Owing to ENSO asymmetry46,47,49,52,53,54,55, anomalous circulations due to El Niño and La Niña are not symmetric in terms of latitudinal structure or intensity, leading to a rectification onto the mean state. In particular, given that El Niños tend to be stronger than La Niñas, accumulating zonal mean zonal wind anomalies for all observed warm (red curve, Fig. 2d) and cold (blue curve, Fig. 2d) events with |Niño3.4 | > 0.75 °C over the 1948–2019 period produces a residual ENSO impact (black curve, Fig. 2d) featuring high-latitude easterlies and hence decreased Ekman transports. These changes are robust across several reanalysis products (Extended Data Fig. 6). Through these ENSO teleconnections to Southern Hemisphere high-latitude zonal winds, the response of ENSO to global warming affects the projected high-latitude westerly poleward intensification, modulating SO warming.

ENSO response affects SO warming via winds

For each model, we calculate ENSO-induced zonal wind anomalies for the twentieth and twenty-first centuries, separately. We obtain ENSO teleconnection changes between the two centuries in the 27 models, each scaled by the corresponding GMT rise. We then apply empirical orthogonal function analysis62 to the 27 fields of ENSO teleconnection changes in zonal wind. The two leading empirical orthogonal function patterns reflect inter-model differences in the PSA response (Extended Data Fig. 7a) and in the more zonally symmetric response (Fig. 3a), respectively.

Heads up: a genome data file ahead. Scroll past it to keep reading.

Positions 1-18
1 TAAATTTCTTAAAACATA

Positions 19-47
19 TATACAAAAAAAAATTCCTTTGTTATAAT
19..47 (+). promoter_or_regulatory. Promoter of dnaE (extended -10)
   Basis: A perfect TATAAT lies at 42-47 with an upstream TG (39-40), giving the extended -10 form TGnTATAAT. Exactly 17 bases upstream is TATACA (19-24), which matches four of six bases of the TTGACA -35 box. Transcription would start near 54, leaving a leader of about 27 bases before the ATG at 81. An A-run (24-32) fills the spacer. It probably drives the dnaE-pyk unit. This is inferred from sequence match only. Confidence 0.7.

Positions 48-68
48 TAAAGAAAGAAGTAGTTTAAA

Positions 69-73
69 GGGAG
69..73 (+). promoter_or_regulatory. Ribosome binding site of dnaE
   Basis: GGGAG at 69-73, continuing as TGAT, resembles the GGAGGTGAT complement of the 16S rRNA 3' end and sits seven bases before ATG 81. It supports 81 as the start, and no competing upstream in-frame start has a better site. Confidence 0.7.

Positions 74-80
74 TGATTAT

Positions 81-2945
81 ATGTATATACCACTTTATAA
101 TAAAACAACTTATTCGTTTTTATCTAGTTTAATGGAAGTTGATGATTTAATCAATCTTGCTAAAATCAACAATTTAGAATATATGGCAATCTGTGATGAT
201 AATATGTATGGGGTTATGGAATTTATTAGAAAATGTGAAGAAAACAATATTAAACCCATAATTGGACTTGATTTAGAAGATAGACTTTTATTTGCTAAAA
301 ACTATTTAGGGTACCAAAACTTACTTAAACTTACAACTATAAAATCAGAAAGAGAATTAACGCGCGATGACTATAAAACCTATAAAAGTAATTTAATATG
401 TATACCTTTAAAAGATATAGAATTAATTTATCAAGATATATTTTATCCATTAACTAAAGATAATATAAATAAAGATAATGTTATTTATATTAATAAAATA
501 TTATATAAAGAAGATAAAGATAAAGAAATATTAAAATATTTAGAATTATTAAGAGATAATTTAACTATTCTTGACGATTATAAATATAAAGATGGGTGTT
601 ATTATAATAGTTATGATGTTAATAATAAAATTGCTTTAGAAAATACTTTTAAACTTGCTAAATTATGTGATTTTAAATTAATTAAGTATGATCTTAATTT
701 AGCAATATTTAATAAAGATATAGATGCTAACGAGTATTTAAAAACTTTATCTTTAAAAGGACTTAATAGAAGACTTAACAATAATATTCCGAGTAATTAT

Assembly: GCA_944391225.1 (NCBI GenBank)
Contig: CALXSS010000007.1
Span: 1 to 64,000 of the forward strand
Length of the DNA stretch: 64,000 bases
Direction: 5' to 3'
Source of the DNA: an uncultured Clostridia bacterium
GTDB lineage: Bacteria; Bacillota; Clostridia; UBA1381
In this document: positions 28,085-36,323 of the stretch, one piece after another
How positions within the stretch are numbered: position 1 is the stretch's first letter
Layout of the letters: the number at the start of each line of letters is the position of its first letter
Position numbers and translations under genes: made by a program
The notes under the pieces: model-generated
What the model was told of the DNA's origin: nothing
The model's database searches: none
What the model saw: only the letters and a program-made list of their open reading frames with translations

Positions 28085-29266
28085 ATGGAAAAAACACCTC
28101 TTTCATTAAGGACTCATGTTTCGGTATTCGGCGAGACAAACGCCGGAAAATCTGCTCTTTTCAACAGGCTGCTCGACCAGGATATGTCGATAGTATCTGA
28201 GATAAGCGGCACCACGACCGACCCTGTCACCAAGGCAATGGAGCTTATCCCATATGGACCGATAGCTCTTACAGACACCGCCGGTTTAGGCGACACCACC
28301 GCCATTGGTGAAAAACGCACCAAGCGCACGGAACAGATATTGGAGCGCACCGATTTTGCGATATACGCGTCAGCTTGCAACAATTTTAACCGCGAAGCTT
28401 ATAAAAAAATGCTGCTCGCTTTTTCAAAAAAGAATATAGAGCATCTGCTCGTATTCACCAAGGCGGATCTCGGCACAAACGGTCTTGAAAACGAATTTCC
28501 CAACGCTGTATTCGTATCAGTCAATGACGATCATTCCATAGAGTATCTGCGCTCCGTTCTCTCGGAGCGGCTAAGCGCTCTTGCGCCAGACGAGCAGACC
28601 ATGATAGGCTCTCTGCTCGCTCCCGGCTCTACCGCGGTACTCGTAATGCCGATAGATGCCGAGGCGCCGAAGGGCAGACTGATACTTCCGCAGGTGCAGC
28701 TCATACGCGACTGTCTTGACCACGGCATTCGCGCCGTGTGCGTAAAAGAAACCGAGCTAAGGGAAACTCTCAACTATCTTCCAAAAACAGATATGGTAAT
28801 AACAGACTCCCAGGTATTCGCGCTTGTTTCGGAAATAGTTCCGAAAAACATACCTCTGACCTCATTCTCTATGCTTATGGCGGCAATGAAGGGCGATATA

Fig. 3: Inter-model differences in ENSO-induced zonally symmetric anomalies.
figure 3

An empirical orthogonal function analysis is applied to 27 patterns of ENSO-induced Southern Hemisphere zonal wind stress changes between the twenty-first and twentieth centuries over the domain of (80° S–20° S, 360° E–W) from 27 CMIP6 models. a, The principal pattern (N m−2 °C−1 of global warming) describes inter-model differences in zonally symmetric ENSO teleconnections, explaining 24% of the total variance in the inter-model differences. b, An inter-model relationship of the SO warming index scaled by global warming with the corresponding principal component (in standard deviation). The purple dashed ellipse indicates 5–95% ranges. The correlation coefficient (Corre. coeff.), slope and P value are indicated.